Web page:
Throughout history, there have always been makers and takers.
Makers create things: jobs, products and wealth. Takers produce nothing. Instead, they leech off the makers.
And the biggest taker of all is government.
Oppressive, "taking" governments hold center stage in most foreign countries, where taxpayer rights and the rule of law are cocktail party jokes. But increasingly, the takers are also making their mark in America, squeezing the economic lifeblood out of business and zapping citizens’ creativity and hope.
Usually, the take comes in increments, with public officials saying it’s our duty to accept such small sacrifices. But once the takers set their hooks, they never let go. Consider:
-The tax we pay on every bottle of Pennsylvania liquor to rebuild Johnstown from the flood is "just" 18 cents per dollar. Granted, reconstructing the mega-metropolis of Johnstown must have been a Herculean task, but the flood was…. in 1936.
-The recent city sales tax hike for Philadelphia is "only" a penny, and the city’s 10 percent property tax increase is "temporary." The truth: residents are leaving the city to make purchases because of the "small," 100 percent hike; and no tax is ever temporary.
-And of course, we have the Delaware River Port Authority (DRPA) who, after mismanaging our toll dollars (READ: spending half-a-BILLION dollars on economic development projects having nothing to do with the bridges), now finds it fitting to raise tolls — again — on its four bridges and the PATCO train line. But hey, it’s just a dollar! Take one for the team, we’re told.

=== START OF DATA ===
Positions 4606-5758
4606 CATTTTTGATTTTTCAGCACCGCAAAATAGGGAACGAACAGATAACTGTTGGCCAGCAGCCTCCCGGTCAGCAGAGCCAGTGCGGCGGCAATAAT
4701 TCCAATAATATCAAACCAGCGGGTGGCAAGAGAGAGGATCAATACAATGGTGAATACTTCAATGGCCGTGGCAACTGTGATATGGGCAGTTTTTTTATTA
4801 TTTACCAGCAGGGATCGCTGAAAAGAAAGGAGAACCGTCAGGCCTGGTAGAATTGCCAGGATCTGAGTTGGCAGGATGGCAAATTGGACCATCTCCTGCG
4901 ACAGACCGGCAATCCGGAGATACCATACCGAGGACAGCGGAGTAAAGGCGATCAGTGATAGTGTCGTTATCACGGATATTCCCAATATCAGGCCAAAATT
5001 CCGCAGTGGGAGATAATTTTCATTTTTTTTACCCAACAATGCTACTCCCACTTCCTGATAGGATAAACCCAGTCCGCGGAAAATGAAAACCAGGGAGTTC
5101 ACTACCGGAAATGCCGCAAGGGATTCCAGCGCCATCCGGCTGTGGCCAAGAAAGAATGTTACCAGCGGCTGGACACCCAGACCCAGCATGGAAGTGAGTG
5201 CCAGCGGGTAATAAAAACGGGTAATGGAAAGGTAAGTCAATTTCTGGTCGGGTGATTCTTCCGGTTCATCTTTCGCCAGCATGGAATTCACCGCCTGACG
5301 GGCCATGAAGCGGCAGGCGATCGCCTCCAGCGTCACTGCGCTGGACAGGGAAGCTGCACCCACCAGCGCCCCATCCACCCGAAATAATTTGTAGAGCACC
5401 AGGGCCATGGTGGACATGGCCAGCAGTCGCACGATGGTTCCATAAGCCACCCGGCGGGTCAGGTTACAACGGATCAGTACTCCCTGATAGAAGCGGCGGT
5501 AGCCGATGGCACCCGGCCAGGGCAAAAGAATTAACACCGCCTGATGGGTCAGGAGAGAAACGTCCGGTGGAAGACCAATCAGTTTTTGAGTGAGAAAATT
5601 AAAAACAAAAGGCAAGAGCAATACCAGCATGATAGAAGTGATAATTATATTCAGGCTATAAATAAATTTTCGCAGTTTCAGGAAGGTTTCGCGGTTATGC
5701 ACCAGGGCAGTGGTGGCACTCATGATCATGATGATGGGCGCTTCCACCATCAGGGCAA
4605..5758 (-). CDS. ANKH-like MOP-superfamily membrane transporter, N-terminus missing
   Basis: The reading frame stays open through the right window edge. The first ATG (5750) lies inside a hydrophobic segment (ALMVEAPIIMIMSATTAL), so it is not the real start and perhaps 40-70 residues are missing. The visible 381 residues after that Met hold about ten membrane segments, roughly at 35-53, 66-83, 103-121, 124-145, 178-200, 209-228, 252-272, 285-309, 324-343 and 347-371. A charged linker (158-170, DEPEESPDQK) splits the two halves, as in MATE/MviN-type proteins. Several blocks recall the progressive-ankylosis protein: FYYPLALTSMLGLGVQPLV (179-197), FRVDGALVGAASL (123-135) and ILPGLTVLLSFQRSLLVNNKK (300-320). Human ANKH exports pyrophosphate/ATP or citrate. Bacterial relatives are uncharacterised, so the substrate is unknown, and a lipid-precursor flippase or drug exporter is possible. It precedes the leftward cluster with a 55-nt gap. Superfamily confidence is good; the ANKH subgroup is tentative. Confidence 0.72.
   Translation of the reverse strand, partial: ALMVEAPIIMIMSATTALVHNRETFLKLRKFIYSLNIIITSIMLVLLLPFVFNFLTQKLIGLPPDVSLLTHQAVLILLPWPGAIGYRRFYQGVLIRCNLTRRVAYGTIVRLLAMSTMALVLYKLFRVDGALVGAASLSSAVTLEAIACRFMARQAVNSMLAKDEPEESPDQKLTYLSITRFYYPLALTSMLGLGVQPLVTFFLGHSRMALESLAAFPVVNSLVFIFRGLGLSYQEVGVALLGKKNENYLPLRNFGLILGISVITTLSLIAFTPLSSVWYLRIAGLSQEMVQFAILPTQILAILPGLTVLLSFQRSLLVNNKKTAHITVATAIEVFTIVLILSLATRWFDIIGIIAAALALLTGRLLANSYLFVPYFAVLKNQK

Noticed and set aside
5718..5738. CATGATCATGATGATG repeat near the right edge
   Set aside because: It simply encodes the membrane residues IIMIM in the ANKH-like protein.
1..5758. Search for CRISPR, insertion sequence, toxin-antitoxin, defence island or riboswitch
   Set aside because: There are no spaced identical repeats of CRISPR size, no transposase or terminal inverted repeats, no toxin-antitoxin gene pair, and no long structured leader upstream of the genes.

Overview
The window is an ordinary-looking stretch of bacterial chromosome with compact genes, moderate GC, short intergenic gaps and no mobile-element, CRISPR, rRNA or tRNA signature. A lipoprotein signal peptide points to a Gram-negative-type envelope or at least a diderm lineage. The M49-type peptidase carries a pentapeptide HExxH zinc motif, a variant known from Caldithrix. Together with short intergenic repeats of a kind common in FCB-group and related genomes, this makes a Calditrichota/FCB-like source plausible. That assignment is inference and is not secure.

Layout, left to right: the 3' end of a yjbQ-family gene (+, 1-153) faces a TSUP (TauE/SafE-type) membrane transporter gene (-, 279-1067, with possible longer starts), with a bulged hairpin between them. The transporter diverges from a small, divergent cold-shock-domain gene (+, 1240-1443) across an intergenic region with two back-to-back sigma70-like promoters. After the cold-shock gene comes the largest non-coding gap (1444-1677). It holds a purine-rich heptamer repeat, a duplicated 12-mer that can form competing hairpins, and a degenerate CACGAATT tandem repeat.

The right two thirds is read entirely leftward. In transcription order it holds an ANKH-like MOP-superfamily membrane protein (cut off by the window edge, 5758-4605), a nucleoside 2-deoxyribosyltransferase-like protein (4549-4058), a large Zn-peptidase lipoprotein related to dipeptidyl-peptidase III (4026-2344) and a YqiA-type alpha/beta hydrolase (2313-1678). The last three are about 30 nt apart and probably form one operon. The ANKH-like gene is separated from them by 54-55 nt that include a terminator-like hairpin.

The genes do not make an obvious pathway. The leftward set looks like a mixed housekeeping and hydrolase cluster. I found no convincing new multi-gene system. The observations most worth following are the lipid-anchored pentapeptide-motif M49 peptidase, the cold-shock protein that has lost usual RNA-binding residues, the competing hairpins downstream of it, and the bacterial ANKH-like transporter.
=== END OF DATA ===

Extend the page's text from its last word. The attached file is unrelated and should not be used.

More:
So what’s a toll-payer to do? Answer: Relax, you’ve already done it. You elected Republican Attorney General Tom Corbett as Pennsylvania’s new Governor, and he gets to wipe the Rendell-slate clean and appoint a new DRPA Chairman and Board of Commissioners for Pennsylvania.
And make no mistake, with the no-nonsense law-and-order bookends of Corbett and New Jersey Governor Chris Christie now running the Authority, it’s a whole new ballgame, and the toll hike can, and should, be stopped before it goes into effect on July 1.
All it takes is political will.
It is not enough to play the blame-game with Port Authority executives and former Governors Rendell and Corzine, all of whom presided over the unmitigated disaster that now defines the DRPA.
While it is important to remember how the Authority got us into this mess, and to hold accountable those who disregarded the toll-paying public (and possibly the law), only immediate, concrete solutions can halt the back-breaking hikes, and prevent future increases that the public simply can’t afford, and shouldn’t have to pay.
To put into perspective how truly bad things have become, just look at the driving force behind the toll increase: Wall Street bondholders. That’s right. Those financiers are so concerned about their investment that they have been relentlessly pushing the Board to put the screws to commuters and jack up the rates.